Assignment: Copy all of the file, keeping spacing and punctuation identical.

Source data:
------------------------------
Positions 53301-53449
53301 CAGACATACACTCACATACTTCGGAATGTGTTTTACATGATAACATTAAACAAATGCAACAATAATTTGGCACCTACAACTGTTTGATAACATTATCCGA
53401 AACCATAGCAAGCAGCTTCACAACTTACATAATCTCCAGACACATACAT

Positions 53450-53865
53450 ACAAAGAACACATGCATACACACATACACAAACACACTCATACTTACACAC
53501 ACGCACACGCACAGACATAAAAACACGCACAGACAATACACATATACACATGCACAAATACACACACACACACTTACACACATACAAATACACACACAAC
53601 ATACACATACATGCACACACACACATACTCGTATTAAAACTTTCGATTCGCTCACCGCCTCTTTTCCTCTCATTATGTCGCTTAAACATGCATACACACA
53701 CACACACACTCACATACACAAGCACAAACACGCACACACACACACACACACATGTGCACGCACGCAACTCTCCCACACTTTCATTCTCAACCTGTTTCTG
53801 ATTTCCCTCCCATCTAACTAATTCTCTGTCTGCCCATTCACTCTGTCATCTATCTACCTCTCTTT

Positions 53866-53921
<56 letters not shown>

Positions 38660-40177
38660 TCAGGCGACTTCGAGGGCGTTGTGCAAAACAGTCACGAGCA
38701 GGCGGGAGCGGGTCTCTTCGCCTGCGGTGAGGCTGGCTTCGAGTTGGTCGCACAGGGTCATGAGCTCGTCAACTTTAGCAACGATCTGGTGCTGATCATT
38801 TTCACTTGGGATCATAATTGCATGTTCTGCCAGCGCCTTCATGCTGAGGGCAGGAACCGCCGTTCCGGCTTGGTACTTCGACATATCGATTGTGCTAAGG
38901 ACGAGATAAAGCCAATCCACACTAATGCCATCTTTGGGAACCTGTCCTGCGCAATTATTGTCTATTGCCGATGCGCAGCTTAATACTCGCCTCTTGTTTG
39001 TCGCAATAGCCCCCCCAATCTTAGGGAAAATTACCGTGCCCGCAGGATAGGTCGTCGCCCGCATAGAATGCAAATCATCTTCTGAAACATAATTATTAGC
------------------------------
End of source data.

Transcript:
Positions 53301-53449
53301 CAGACATACACTCACATACTTCGGAATGTGTTTTACATGATAACATTAAACAAATGCAACAATAATTTGGCACCTACAACTGTTTGATAACATTATCCGA
53401 AACCATAGCAAGCAGCTTCACAACTTACATAATCTCCAGACACATACAT

Positions 53450-53865
53450 ACAAAGAACACATGCATACACACATACACAAACACACTCATACTTACACAC
53501 ACGCACACGCACAGACATAAAAACACGCACAGACAATACACATATACACATGCACAAATACACACACACACACTTACACACATACAAATACACACACAAC
53601 ATACACATACATGCACACACACACATACTCGTATTAAAACTTTCGATTCGCTCACCGCCTCTTTTCCTCTCATTATGTCGCTTAAACATGCATACACACA
53701 CACACACACTCACATACACAAGCACAAACACGCACACACACACACACACACATGTGCACGCACGCAACTCTCCCACACTTTCATTCTCAACCTGTTTCTG
53801 ATTTCCCTCCCATCTAACTAATTCTCTGTCTGCCCATTCACTCTGTCATCTATCTACCTCTCTTT

Positions 53866-53921
<56 letters not shown>

Positions 38660-40177
38660 TCAGGCGACTTCGAGGGCGTTGTGCAAAACAGTCACGAGCA
38701 GGCGGGAGCGGGTCTCTTCGCCTGCGGTGAGGCTGGCTTCGAGTTGGTCGCACAGGGTCATGAGCTCGTCAACTTTAGCAACGATCTGGTGCTGATCATT
38801 TTCACTTGGGATCATAATTGCATGTTCTGCCAGCGCCTTCATGCTGAGGGCAGGAACCGCCGTTCCGGCTTGGTACTTCGACATATCGATTGTGCTAAGG
38901 ACGAGATAAAGCCAATCCACACTAATGCCATCTTTGGGAACCTGTCCTGCGCAATTATTGTCTATTGCCGATGCGCAGCTTAATACTCGCCTCTTGTTTG
39001 TCGCAATAGCCCCCCCAATCTTAGGGAAAATTACCGTGCCCGCAGGATAGGTCGTCGCCCGCATAGAATGCAAATCATCTTCTGAAACATAATTATTAGC